Archive for November, 2009

Just a Bit Busy

November 30, 2009

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Listen.  Do you hear that?  Crickets.

I know things have been a little quiet here at Dana Treat.  Every so often I do so much cooking and planning that I have trouble getting back in to the kitchen.   Our Thanksgiving went over very well as I hope it did for you and your family.  I remember washing dishes at the end of the last year and thinking, “I never want to do this again”.  Aside from the turkey grease that seems to still be lurking around and the lingering smell of cigars in our dining room, I was happy to have hosted and I look forward to next year.

In addition to the holiday, this was a big weekend for us.  The 26th was the anniversary of the day Randy and I met nine years ago.  The 27th was my mom’s birthday.  The 28th was Graham’s fifth birthday and my wonderful friend Lauren’s 40th.  I made two huge layer cakes for Lauren’s party and bought Graham’s cake.  Bad mommy?  No, I just know what I can and can’t do well.  Graham wanted a bus cake.  I don’t do bus cakes.  Lauren wanted two big yummy cakes.  Those I can do.

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But Graham did have a big party with his buddies where we made pizzas and terrorized the poor patrons of California Pizza Kitchen.

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Graham did a great job making pizza (I couldn’t help myself and had to get my hands in there).  I was proud of him for choosing pineapple and black olives for his pie and saying no to the pepperoni because “that’s meat”.

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As you can see, it was all about hugging the pretty girls, the cake, and the presents for my boy.



Last Minute Appetizer

November 25, 2009

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If you are hosting Thanksgiving, chances are you are in the kitchen with all burners going and the oven on.  Or you are at work just waiting until you get home so you can get all burners and the oven going.  Or, if you are like me, you are procrastinating and also waiting for your husband to wake up from a nap so he can deal with the 23-pound turkey in the refrigerator.  Whatever the case, probably the last thing you want to see is another recipe.

That’s why I’m not giving you a recipe.  Just an idea.  I made this lovely little appetizer for the party I catered a couple of weeks ago.  On the menu there was a lot of comfort food which was what the birthday girl requested.  As I was putting the dishes together, I thought we needed something a little fresh to balance out all the carbs and cheese.  I wanted to keep it as something you could pick up and thus this little appetizer was born.  Nothing earth-shattering or super fancy, but it looks pretty and has a perfect sweet/salty/bitter bite.

All you need is endive, radicchio, Manchego cheese, and membrillo (quince paste).  But before you email asking how dare I suggest you find a Spanish market on the day before Thanksgiving…hear me out.  You could really substitute any kind of hard cheese and any kind of fruit paste (I actually used apple because I wanted to try it and I did go to a Spanish market that has things like that.)  You could also just use jam or jelly and hell, you could use soft goat cheese too.  The key is to make sure the flavors balance and that it looks pretty.  Slice the radicchio into ribbons at the top (not the root) end where the leaves are much more colorful.  Have fun with this.  Or just file the idea away for a less harried time.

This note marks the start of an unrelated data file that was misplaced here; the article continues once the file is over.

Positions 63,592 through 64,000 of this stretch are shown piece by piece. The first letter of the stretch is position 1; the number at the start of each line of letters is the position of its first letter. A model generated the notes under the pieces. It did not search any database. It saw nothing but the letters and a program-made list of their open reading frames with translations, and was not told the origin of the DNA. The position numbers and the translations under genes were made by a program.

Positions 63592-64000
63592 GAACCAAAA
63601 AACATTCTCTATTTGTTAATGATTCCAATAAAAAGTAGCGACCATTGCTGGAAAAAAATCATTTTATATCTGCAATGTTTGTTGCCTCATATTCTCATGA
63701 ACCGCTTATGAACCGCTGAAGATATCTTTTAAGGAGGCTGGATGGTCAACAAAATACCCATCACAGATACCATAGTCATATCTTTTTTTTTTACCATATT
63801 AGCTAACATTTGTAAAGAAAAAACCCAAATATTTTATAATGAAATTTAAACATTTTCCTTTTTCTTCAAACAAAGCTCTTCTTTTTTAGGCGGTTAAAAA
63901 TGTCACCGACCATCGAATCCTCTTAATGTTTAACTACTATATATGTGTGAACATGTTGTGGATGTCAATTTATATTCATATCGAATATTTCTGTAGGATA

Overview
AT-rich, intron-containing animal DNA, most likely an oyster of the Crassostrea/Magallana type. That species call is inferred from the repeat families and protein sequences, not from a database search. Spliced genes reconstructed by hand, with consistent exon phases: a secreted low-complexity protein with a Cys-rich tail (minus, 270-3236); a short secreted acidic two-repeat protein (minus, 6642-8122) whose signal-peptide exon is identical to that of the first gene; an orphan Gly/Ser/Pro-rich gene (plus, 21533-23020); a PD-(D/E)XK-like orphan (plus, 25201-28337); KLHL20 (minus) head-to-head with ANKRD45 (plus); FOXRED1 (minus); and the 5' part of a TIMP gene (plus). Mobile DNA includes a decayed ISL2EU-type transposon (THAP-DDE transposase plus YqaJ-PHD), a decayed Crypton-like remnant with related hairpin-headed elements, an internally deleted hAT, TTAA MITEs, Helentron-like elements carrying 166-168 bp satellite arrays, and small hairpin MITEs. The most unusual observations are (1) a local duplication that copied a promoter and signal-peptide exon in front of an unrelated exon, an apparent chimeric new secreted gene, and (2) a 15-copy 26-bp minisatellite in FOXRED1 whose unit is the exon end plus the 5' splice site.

For those of you who celebrate Thanksgiving, I hope yours is one filled with friends, family, and delicious food.  For those of you who don’t, I wish you happy Thursday!



Something Other Than Pumpkin Pie

November 24, 2009

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I have so many memories of Thanksgiving dinners as a child.  I loved the gathering of friends and family, I loved polishing the silver with my mom, and I loved getting to stay up past my bedtime and put on plays with my brothers and friends.  What I didn’t love was the food.  I never liked turkey and I was totally grossed out by gravy.  Stuffing and mashed potatoes are all well and good but they really need gravy.  (I have since remedied this problem by making vegetarian gravy each year.)  So my dinner consisted of dry starchy things that I would choke down.  And, at the end of that meal, my dessert choices were always pumpkin pie or pecan pie.  Neither of which I liked.

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My mom’s friend Marilyn is an expert pumpkin pie maker.  But if you don’t like it you don’t like it, and I still don’t.  Once I had a bit of baking experience under my belt, I started bringing an “other” dessert to our family gathering.  What I really wanted to bring was chocolate but even I knew that something that rich would not be good after a huge feast.  I usually settled on something apple and over the years I made pies, tarts, and cakes.  To this day, when we now host the dinner in our home, I delegate lots of dishes to others.  This year I have passed off the stuffing, mashed potatoes, cranberries, sweet potatoes, and an appetizer.  That may sound like I outsourced the entire meal but I am still making bread, cheeseballs, green beans, a potato/horseradish gratin, vegetarian gravy, sauerkraut with apples, and two desserts.  Oh yes!  And a 23 pound turkey and “regular” gravy.  I really wouldn’t think of letting someone else make the “other” desserts.  I gotta make sure I get my apple.